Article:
Innovation is a concept that everyone understands spontaneously, or thinks they understand; that every theorist talks about and every government espouses. Yet, it has not always been so. For the last five hundred years, the concept innovation has been a dirty word. The history of the concept of innovation is an untold story. It is a story of myths and conceptual confusions. In this chapter, I study the ways in which thoughts on innovation of early modern society gave rise to innovation theory in the twentieth century. Namely, how, when and why a pejorative and morally connoted word shifted to a much-valued concept. I offer a history of the concept of innovation, going back to antiquity. A history that takes the use of the concept seriously: from polemical to instrumental to theoretical.
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Promises and Limits of Democratic Participation in Latin America
In the conclusion, the author systematizes the 11 cases on political innovation approached in the book. He has attempted to answer both sets of questions in the book through the analysis of empirical cases. He analysed six cases of participatory budgeting; three cases of accountability and two cases of judicial innovation. These cases showed a large variation in results. In some cases participatory innovation has been successfully expanded both in Brazil and Argentina and in other cases innovation was halted by the new form of relation with the political system. The political system is the main variable in the generation of success or failure in the process of innovation. The author also worked with the cases of innovation in the judicial cases in both Brazil and Colombia. He argued that the Colombian case is the one that could be considered successful precisely because it kept in mind a core of rights and norms that innovation cannot go beyond without endangering the deepening of democracy. The 11 cases of innovation in the book can throw a new light on the desirability of innovation. The distinction the author proposed in the introduction allowed us to establish a bar among the different cases. The book narrowed the concept to the cases of democratic innovation in order to assess innovations according to their role in deepening democracy and rights. This allowed him to differentiate cases of participatory budgeting, cases of participatory accountability and cases of judicial innovation. In the end, he came up with a more cautious view on innovation that does not diminish its importance. On the contrary, the book tried to closely bind innovation, rights and the deepening of democracy. Its main trust is that by being more selective deliberative democrats can better contribute to sponsor experiences of innovation.
Promises and Limits of Democratic Participation in Latin America
Chapter 4 is looks at councils in Latin America and involves what the author calls participatory accountability: the relational mechanism that connects the state and social actors in one specific dimension, namely, the implementation of public policies by elected officials and the bureaucracy. Three cases of participatory accountability are described in the chapter: policy councils in Brazil, comités de vigilancia in Bolivia and electoral councillors in Mexico. The emergence of policy councils in Brazil was the result of the infraconstitutional regulation on social and urban policies. Policy councils proliferated in the areas of health, social assistance, urban policies and child and teenager issues during the 1990s. They were initially implemented in large cities that had strong social movements and professional support for these policies. They were later expanded to most Brazilian cities. The second case is Bolivia and the process of the creation of institutions of popular participation from the bottom up. The Popular Participation Law (Ley de Participaci—n Popular – LPP) of 1994 was enacted and was the result of decades of political debate. The LPP decentralized 20 per cent of all central government revenues to local government, making the Bolivian state present in some communities for the first time since independence.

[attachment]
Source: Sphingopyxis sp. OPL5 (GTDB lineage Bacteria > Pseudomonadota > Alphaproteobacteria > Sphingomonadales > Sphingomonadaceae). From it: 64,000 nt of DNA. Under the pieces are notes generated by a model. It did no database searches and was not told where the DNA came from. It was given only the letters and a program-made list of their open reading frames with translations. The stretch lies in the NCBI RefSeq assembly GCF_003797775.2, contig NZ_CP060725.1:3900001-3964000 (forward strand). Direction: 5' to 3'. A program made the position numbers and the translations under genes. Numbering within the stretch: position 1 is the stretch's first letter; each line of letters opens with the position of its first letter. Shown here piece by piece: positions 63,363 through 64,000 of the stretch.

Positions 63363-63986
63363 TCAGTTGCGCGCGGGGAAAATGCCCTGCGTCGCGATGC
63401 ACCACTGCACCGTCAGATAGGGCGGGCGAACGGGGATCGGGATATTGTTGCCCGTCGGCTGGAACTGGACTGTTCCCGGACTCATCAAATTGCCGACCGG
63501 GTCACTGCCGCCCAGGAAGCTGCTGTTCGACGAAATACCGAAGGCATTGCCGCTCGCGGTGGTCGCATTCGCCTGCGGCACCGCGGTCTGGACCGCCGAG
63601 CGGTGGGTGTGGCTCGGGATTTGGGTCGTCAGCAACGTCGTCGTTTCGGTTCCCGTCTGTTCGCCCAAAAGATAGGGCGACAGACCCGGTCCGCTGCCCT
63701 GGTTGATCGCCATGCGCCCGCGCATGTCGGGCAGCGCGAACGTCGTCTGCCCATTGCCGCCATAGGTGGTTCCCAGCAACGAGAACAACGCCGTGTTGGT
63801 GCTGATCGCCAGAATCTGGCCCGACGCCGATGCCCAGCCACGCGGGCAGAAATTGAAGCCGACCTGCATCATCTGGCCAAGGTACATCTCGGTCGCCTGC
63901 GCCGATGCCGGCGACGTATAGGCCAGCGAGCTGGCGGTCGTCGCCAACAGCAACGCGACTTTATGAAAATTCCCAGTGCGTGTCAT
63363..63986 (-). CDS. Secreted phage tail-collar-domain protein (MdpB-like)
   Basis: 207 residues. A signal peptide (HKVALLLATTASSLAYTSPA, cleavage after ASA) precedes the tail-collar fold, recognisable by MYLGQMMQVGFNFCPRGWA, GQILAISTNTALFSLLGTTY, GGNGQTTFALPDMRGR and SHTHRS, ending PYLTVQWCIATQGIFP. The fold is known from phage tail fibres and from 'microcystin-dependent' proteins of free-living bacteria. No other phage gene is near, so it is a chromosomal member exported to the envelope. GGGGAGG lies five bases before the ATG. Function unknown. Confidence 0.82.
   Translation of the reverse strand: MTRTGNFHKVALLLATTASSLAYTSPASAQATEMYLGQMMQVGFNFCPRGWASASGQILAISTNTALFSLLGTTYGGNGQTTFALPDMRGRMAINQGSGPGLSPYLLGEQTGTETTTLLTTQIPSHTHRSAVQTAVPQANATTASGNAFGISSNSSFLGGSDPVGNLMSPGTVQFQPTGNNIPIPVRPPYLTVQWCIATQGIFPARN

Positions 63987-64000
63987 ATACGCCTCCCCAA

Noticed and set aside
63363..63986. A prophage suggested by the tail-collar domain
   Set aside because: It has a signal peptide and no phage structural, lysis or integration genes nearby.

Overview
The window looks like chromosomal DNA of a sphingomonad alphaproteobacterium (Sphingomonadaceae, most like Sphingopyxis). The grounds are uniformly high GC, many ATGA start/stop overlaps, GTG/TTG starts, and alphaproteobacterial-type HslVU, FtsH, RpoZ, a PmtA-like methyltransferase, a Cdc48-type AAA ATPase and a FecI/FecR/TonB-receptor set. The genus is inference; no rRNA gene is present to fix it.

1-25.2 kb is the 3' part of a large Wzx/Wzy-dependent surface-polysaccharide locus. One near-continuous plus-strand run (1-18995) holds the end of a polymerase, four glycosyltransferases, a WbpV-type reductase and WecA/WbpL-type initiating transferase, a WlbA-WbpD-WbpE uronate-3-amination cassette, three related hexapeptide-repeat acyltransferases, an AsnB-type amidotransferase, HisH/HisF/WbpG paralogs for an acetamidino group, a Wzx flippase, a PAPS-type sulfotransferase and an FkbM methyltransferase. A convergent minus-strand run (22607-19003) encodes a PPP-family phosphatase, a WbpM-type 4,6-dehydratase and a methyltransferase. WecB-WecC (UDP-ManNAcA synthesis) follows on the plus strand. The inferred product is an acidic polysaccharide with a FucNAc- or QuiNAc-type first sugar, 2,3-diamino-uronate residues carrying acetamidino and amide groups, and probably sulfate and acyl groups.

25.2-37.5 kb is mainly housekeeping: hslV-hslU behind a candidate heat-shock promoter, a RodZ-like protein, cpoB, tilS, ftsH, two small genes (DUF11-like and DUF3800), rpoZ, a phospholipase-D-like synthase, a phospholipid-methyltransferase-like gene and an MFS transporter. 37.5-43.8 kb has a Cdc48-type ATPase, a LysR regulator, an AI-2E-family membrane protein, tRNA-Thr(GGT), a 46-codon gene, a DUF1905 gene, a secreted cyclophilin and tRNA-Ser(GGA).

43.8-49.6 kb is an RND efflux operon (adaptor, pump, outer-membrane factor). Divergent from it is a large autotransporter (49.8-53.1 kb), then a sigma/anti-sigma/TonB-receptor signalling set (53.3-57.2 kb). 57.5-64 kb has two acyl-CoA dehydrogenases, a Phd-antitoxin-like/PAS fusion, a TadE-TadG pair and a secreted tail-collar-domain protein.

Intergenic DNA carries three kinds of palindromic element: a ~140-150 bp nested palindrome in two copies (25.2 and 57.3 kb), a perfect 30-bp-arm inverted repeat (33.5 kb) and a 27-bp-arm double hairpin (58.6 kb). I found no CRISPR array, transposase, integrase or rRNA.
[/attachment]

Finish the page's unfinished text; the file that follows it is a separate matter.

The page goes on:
In the aftermath of the financial and economic crisis of 2007 and 2008, a new type of collaboratively oriented workplace has emerged in cities. These coworking spaces and the associated practice of coworking exemplify new ways of organizing labor in project-based and largely freelance occupations as found in the creative industries. The focus of the chapter is to introduce the rise of freelancers as independent economic agents to contextualize the emergence of coworking spaces as a collective coping strategy to deal the with uncertainties and risks associated with freelance work. The chapter combines sociological perspectives with recent research in economic geography on the social dynamics of knowledge creation, proximity and the spatialities of creative and innovative processes in order to discuss coworking spaces as new knowledge sites in creative urban economies.
David H. Cropley